Market Overview

FTC Asks Tech Giants To Hand Over Details Of Every Single Acquisition They Made Last Decade

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FTC Asks Tech Giants To Hand Over Details Of Every Single Acquisition They Made Last Decade

The United States Federal Trade Commission has ordered five technology behemoths to provide the information on every single acquisition they made between January 1, 2010 and December 31, 2019, not otherwise required by law.

What Happened

The agency announced Tuesday that it issued orders to Apple Inc. (NASDAQ: AAPL), Amazon.com Inc. (NASDAQ: AMZN), Facebook Inc. (NASDAQ: FB), Microsoft Corporation (NASDAQ: MSFT), and Google parent company Alphabet Inc. (NASDAQ: GOOGL) (NASDAQ: GOOG) to provide information about any acquisitions not previously reported to the antitrust authorities.

"The orders will help the FTC deepen its understanding of large technology firms' acquisition activity, including how these firms report their transactions to the federal antitrust agencies, and whether large tech companies are making potentially anticompetitive acquisitions of nascent or potential competitors that fall below HSR filing thresholds and therefore do not need to be reported to the antitrust agencies," the agency said in a statement.

Why It Matters

The FTC chairman Joseph Simon told reporters on a call that the request for these documents is different from the agency's investigations into the firms' alleged anticompetitive practices, the New York Times reported.

"If during this study we see transactions that were problematic, all our options are on the table and it is conceivable we can initiate enforcement action with those deals," the chairman said.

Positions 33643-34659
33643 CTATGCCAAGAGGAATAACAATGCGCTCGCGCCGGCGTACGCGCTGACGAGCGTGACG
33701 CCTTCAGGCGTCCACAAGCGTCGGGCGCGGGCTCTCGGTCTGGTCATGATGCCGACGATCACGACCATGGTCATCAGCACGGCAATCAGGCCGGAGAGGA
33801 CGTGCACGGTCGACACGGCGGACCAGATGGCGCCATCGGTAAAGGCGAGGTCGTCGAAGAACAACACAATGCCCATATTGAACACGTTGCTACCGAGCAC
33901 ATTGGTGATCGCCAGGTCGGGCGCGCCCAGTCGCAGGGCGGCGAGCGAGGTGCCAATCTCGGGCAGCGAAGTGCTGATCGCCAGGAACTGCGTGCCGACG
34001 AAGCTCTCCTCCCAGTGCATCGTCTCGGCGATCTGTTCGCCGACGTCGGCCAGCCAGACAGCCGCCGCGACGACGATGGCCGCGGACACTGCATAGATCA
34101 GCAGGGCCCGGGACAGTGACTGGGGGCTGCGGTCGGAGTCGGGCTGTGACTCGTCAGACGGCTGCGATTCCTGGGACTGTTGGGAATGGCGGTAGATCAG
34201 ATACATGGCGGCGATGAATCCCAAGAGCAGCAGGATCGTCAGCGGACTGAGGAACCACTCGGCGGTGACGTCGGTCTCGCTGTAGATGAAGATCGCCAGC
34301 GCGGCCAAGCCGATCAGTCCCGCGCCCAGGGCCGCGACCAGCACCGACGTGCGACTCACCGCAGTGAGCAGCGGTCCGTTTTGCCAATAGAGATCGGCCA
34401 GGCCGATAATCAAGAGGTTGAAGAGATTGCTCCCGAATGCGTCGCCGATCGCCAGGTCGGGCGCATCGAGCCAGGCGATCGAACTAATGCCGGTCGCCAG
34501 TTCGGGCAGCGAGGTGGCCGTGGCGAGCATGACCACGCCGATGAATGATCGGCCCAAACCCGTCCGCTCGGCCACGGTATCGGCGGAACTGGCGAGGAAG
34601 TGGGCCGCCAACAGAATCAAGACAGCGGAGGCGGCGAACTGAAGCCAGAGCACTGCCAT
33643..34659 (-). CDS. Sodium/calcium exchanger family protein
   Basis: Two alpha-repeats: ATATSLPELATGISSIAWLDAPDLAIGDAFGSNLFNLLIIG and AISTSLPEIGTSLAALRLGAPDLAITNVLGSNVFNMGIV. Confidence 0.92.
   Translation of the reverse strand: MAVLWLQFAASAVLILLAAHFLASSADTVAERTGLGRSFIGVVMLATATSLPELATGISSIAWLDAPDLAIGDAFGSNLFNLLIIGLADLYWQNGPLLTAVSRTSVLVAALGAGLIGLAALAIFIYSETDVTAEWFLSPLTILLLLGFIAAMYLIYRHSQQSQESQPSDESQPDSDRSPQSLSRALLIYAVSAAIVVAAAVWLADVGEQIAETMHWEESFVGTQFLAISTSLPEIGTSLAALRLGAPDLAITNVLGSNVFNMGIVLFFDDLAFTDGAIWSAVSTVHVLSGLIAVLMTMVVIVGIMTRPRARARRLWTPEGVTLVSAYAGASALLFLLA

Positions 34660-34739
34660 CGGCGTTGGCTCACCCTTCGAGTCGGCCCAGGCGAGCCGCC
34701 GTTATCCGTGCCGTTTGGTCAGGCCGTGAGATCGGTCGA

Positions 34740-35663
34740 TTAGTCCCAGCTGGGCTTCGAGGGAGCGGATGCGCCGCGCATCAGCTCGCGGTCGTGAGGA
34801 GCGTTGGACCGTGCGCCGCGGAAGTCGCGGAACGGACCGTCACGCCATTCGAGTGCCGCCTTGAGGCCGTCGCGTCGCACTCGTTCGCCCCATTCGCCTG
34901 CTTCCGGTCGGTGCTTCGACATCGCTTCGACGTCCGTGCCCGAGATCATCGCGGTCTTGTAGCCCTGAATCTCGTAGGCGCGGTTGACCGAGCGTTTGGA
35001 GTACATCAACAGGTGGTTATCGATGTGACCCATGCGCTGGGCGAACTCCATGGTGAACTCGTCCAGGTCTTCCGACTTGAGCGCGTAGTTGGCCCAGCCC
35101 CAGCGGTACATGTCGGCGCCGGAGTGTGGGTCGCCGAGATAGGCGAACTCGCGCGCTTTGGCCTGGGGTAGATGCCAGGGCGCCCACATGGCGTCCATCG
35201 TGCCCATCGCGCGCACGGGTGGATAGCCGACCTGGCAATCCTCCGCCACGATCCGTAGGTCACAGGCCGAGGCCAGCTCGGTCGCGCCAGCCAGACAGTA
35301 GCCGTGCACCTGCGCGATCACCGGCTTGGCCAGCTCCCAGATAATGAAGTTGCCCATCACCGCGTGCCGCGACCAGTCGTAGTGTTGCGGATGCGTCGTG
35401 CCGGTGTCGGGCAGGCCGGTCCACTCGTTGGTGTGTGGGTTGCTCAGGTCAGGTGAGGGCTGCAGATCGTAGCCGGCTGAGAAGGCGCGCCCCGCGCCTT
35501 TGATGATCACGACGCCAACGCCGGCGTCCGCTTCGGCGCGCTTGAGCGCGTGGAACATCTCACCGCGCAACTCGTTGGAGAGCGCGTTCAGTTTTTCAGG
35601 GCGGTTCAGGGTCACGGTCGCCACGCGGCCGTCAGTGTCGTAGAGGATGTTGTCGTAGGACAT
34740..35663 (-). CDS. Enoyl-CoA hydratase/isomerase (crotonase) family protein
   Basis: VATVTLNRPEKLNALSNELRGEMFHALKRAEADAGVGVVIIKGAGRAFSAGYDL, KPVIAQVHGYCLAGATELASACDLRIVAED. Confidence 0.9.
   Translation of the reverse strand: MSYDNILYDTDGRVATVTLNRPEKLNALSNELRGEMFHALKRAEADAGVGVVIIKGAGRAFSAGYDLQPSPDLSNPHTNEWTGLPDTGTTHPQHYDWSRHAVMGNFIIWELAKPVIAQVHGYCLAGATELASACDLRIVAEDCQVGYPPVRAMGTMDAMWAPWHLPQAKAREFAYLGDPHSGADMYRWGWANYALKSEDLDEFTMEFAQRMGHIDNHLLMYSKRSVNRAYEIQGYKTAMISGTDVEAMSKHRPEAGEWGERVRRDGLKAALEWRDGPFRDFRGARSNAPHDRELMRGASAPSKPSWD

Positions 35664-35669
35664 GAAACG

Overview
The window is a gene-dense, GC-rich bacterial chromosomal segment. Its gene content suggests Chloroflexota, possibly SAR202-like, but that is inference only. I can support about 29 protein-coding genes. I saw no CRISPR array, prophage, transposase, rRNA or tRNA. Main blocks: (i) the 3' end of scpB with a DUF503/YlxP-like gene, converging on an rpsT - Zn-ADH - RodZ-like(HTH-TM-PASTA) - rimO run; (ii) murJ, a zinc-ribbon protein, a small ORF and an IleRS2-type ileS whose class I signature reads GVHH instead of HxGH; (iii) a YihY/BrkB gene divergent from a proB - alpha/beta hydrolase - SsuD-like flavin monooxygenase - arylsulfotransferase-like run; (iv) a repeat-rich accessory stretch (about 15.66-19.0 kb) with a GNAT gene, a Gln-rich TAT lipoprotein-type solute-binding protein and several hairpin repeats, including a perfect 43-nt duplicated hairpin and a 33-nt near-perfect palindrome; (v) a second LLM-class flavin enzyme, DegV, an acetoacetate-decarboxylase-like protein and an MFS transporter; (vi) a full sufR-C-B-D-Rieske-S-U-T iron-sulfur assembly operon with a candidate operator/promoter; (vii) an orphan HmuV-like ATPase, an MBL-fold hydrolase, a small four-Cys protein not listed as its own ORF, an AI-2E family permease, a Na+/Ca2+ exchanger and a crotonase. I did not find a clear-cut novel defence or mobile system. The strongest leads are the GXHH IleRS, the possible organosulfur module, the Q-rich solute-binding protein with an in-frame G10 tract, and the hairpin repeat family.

In the statement, the agency suggested that its primary motive is to educate itself on how such acquisitions work out, especially their impact on the performance of the companies that have been acquired.

FTC commissioners Christine Wilson and Rohit Chopra, in a separate joint statement, reiterated the stance of wanting to assess the sufficiency of the existing anticompetitive laws.

The technology giants face increased scrutiny over whether they use the acquisitions as a means to kill potential competition in its nascent stage, otherwise known as "killer acquisitions."

The state attorney generals recently joined hands with the justice department to up their investigations against Google. The state AGs launched a separate investigation into Facebook's anticompetitive practices last September.

Price Action

Microsoft was up 0.14% in the after-hours session at $184.70. The shares closed the regular session 2.26% lower at $184.44.

Amazon's shares inched lower at $2,150 in the after-hours session after closing the regular session 0.79% higher at $2,150.80.

Apple's shares closed 0.6% lower at $319.61, and traded mostly unchanged in after-hours.

Facebook closed 2.76% lower at $207.19 and slipped further at $206.90 in after-hours.

Alphabet Class A shares closed 0.093% higher at $1,510.06 and traded unchanged in after-hours. Class C shares traded slightly lower at $1508.22 in after-hours, closing the regular session slightly up at $1,508.79.

Photo Credit: Public image via Wikimedia.

Posted-In: Alphabet Amazon AppleGovernment M&A News Legal Tech Best of Benzinga

 

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